“The car is broken down.”
“Going to be late; can you walk home?”
“I can walk home.”
“I’ll see you at home.”
“Keep me posted on what is going on.”
On the train on my way home already, getting messages that I would have to walk. The day was not entirely unpleasant (perhaps a bit hot), but I had been in air-conditioned places all day so I didn't mind. The train landed on time, I disembarked, and decided that I would walk to the grocery store first before heading home. Grab a few things for dinner.
I actually don’t like walking in our neighborhood, and I plotted a route to the store that would put me on the side of a road with high-moving traffic and not on a road with a particular bar I am wary of walking past. Overall, there would be good traffic, lots of people, and a minimal chance of being harassed. (Which, sadly, happens more often than it should.)
All in all the walk started off well; my P.J. Harvey was blaring, my new shoes were comfortable, and the day was getting hot enough that I felt a little sticky, but in general I was feeling upbeat and pleasant.
Then a car slowed down next to me. I ignored it, because this is generally the best thing to do when cars slow down next to me in my town.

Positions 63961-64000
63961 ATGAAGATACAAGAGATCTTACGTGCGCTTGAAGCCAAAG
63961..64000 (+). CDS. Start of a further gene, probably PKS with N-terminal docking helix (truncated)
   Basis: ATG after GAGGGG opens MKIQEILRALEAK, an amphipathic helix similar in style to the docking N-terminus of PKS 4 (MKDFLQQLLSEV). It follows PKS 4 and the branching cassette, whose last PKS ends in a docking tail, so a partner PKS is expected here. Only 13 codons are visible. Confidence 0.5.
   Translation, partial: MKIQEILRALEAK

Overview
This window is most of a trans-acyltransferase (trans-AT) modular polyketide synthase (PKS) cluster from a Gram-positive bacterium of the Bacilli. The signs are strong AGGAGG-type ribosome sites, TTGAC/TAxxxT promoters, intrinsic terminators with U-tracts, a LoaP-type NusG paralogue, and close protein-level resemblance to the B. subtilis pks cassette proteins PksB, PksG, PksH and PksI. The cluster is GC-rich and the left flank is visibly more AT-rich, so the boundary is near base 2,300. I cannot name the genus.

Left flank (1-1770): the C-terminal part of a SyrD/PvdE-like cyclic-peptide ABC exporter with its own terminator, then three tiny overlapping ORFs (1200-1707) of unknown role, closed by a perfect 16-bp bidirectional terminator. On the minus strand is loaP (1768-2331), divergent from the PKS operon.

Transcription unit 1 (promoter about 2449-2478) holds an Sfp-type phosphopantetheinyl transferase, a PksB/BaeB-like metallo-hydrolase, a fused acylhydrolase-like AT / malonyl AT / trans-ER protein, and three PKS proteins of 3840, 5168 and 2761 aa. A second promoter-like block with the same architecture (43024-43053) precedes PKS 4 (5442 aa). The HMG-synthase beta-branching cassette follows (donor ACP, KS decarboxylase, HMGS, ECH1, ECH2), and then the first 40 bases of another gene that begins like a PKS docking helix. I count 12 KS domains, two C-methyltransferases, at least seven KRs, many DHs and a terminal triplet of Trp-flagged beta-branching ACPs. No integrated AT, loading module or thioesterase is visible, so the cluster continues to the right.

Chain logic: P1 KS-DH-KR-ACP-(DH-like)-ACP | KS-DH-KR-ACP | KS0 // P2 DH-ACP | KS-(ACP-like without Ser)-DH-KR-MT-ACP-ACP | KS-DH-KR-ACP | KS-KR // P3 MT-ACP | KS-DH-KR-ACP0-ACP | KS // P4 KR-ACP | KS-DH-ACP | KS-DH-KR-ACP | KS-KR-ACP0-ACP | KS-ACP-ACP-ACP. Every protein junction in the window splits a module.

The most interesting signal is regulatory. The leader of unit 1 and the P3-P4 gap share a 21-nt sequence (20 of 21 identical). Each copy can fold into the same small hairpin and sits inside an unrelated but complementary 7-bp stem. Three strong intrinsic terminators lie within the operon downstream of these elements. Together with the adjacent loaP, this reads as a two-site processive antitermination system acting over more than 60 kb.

Then I heard “Hey do you need a ride?”
Which caused me to turn, because the voice was that of a woman not a man.
I have not real issues with hitchhiking and have done my fair share of it, starting when I was 16 and going on and on. I’m more than happy to thumb a ride when I want to get somewhere if it will get me where I am going.
Granted, I wasn’t going that much further.
“Really, I’m just heading up there,” I pointed out the market, which was at this point probably only a thousand feet away.
“That’s cool, I don’t mind.”
In my mind I calculated the risks and decided this girl seems safe.
“Okay, but really, I’m just going up there.” Open door, put a foot inside.
“That’s great; I can really use the money.”
One foot in, one foot out.
“I don’t have any money,” I responded.
“Even just a few dollars.”
“Like I said, I’m going to the shop, right there, and I will use my debit card. I don’t have cash.”
“Even a buck or two?”
Three things flashed across my mind: Back out now, don’t take our your wallet in front of crazy chick, shut door.
Which I did in that order, while saying thanks but no thanks, I really don’t mind walking and I don’t have any money.
“Whatever, you bitch.”
She squealed off, covering me in a bit of road dust as she leapt forward down the road.
So much for the modern-day good Samaritan.
Thursday, July 31, 2014
“The car is broken down.”